Economic Mistakes President Buhari Made From 1980 And Now – The Economist

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Amidst economic woes in Nigeria, a British weekly magazine, The Economist, has pointed at the mistakes President Muhammadu Buhari made when he was Nigeria leader in 1980 and even now.

In a media post shared by the group captioned “Nigeria’s President in Absentia,” they opined that “in the midst of the nation’s economic crisis, President Buhari’s absence may be a good thing.” The group commended the Acting President Yemi Osinbajo whom they believe has brought positive changes to Nigeria’s economy since assuming power.

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The Economist’s Africa editor, Jonathan Rosenthal noted that two years ago, Nigeria’s economy was revalued and tagged as the biggest economy on the continent but 2016 became Nigeria’s first year of economic recession in 25 years.

Rosenthal said:

WhenBuhari ruled the country in 1980 as a military leader, he also faces the same woe in a falling oil price and economic shock. Unfortunately, he is making the same mistakes today as he did then.

“Mr Buhari’s main economic policies is to try to peg Nigeria’s currency to the US dollar, trying to do this means Naira’s export is too expensive and so it can’t compete in the global market.”

He pointed out the fact that Mr Buhari is not even in the country during this economic crisis while his Vice President, Osinbajo assumes the position as acting president.

“The vice president, Osinbajo has a much more progressive stance in the economy and has made it easier to do business in the country.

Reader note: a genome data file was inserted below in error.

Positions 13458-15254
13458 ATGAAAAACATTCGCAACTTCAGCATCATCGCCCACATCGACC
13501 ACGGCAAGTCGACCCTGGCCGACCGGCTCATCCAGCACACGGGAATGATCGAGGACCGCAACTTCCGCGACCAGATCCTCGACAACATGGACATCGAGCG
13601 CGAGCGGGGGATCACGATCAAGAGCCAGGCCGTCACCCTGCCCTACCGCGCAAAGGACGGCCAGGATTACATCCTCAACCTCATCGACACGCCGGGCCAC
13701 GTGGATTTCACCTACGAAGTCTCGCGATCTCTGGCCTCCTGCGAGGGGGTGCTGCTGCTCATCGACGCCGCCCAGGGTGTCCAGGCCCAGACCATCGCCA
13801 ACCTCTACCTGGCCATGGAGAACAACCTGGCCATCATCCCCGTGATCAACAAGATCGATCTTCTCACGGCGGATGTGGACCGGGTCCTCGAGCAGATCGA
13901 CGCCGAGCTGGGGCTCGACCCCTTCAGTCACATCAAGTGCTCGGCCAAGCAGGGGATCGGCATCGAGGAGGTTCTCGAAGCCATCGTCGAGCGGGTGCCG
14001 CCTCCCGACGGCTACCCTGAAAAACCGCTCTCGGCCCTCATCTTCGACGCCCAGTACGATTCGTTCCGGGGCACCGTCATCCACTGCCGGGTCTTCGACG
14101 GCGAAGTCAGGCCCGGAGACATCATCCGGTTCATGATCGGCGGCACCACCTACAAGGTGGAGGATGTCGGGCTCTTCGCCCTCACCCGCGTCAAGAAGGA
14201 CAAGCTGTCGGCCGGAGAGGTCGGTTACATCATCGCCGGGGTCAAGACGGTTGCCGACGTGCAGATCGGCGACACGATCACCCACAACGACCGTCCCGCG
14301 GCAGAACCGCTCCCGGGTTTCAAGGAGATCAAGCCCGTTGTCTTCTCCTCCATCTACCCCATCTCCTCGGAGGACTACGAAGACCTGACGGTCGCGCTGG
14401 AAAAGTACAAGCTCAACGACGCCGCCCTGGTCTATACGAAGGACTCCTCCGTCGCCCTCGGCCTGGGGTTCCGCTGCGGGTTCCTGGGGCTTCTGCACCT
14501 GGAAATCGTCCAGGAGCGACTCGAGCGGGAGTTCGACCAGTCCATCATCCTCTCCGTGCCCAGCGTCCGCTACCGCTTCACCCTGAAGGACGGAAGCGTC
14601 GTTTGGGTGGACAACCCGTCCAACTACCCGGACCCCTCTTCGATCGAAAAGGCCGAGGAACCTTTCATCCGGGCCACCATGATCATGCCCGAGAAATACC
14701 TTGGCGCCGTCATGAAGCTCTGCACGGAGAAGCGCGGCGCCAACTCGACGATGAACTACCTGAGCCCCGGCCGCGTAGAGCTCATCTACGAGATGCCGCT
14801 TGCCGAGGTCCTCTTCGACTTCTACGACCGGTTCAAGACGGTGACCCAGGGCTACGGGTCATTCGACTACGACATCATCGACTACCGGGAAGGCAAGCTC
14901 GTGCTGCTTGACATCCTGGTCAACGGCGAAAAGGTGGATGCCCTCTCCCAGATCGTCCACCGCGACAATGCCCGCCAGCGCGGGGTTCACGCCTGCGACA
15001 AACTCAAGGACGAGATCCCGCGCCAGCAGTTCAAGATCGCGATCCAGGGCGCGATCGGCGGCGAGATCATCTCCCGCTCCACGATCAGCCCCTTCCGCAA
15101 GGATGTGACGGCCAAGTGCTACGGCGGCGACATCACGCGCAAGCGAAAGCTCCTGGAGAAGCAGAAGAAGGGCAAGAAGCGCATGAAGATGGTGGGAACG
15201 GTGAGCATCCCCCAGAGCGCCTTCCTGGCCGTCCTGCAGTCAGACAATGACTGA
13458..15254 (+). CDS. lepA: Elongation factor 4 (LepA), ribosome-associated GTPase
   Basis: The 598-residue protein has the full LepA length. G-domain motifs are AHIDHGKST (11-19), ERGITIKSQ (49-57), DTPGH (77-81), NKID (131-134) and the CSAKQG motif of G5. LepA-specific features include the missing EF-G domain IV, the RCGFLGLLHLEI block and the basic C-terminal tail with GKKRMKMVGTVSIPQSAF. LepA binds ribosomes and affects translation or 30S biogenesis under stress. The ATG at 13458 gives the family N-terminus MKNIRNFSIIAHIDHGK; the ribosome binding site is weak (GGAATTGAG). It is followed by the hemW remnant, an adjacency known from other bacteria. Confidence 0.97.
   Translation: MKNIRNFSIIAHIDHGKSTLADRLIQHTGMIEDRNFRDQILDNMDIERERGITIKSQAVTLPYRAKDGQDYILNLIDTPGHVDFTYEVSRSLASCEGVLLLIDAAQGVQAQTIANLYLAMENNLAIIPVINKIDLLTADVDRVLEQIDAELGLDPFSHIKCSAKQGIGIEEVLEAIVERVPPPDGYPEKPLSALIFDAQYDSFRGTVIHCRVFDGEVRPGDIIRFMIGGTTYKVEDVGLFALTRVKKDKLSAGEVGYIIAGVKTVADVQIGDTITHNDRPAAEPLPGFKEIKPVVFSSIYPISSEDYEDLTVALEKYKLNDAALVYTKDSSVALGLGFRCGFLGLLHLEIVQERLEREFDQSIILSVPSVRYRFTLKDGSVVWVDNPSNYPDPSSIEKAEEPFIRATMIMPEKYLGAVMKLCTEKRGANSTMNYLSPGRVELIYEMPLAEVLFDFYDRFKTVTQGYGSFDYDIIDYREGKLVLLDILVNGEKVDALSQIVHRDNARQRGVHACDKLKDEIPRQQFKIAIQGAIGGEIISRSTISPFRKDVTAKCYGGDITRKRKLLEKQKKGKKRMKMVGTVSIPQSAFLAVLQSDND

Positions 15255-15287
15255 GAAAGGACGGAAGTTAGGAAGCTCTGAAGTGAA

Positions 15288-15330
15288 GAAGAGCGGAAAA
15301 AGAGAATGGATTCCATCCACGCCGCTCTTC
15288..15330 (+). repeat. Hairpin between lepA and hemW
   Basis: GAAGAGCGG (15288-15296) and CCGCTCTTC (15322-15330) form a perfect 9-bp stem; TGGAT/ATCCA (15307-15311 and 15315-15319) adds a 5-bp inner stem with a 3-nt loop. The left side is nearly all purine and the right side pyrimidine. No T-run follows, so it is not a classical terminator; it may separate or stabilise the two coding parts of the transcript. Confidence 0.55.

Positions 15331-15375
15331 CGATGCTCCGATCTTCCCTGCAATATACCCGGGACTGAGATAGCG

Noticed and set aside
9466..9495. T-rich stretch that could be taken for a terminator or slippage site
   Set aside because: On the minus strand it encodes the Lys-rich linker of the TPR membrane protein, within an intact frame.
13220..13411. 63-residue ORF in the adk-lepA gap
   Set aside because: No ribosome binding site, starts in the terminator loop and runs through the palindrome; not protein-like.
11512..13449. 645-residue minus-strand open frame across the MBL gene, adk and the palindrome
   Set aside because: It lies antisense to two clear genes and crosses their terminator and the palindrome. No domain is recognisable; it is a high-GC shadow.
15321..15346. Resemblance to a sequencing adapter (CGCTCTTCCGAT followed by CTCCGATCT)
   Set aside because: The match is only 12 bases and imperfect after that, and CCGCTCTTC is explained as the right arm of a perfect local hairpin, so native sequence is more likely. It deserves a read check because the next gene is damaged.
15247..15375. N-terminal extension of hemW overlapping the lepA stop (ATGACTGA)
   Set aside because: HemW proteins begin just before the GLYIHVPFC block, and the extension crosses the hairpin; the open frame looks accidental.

“As long as Buhari is still getting medical business and as long as his Vice is doing competently running the country, everyone seems to be happy. Perhaps the best thing for the country right now, is for Mr Buhari to take a long convalescing before return.”



The Economist editor said propping of currency lead to a shortage of forex and drained the importation in Nigeria.

“Mr Buhari was inaugurated soon after the collapse in global oil prices. Instead of accepting reality (since exports and government revenues are dominated by the crude oil), he reverted to policies he implemented when last in power in the 1980s, namely propping up the currency.

“This has led to shortages of foreign exchange, squeezing imports. The Central Bank released the Naira from its peg of 197-199 to the dollar in June 2016 but panicked when it collapsed, pinning it again at around 305.

Former governor of the Central Bank of Nigeria Prof. Charles Soludo share the same opinion when he said “Buhari met a very bad situation when he assumed power, but he has made the situation worse. According to Soludo:

“It will be a miracle if after eight years, by the time it leaves office in 2023, the current administration is able to return the economy in dollar terms to the exchange rate it met when it took over.”

Soludo alleged that only citizens united can rescue Nigeria, not just the government alone, adding that citizens can not get the leadership they desire but we can get the leadership they demand and work for.

Meanwhile, Acting President Osinbajo has been lauded for steering the country out of tension since he assumed office two months ago, by Nigerians including former military administrator of Kaduna State, Col. Abubakar Dangiwa Umar (retd).

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Umar said Osinbajo has embarked on measures which have effectively set Nigeria on the path of positive change such as:

  • Improvement in power generation due to his proactive in attending to state affairs and impacting meaningful dialogue with the Niger Delta militants.
  • Prevailing on the CBN to adopt new and more transparent Foreign Exchange Management procedures, which have yielded the desired result of reducing forex market volatility.

He urged all Nigerians to support the Acting President to steer the ship for greater growth of the country.

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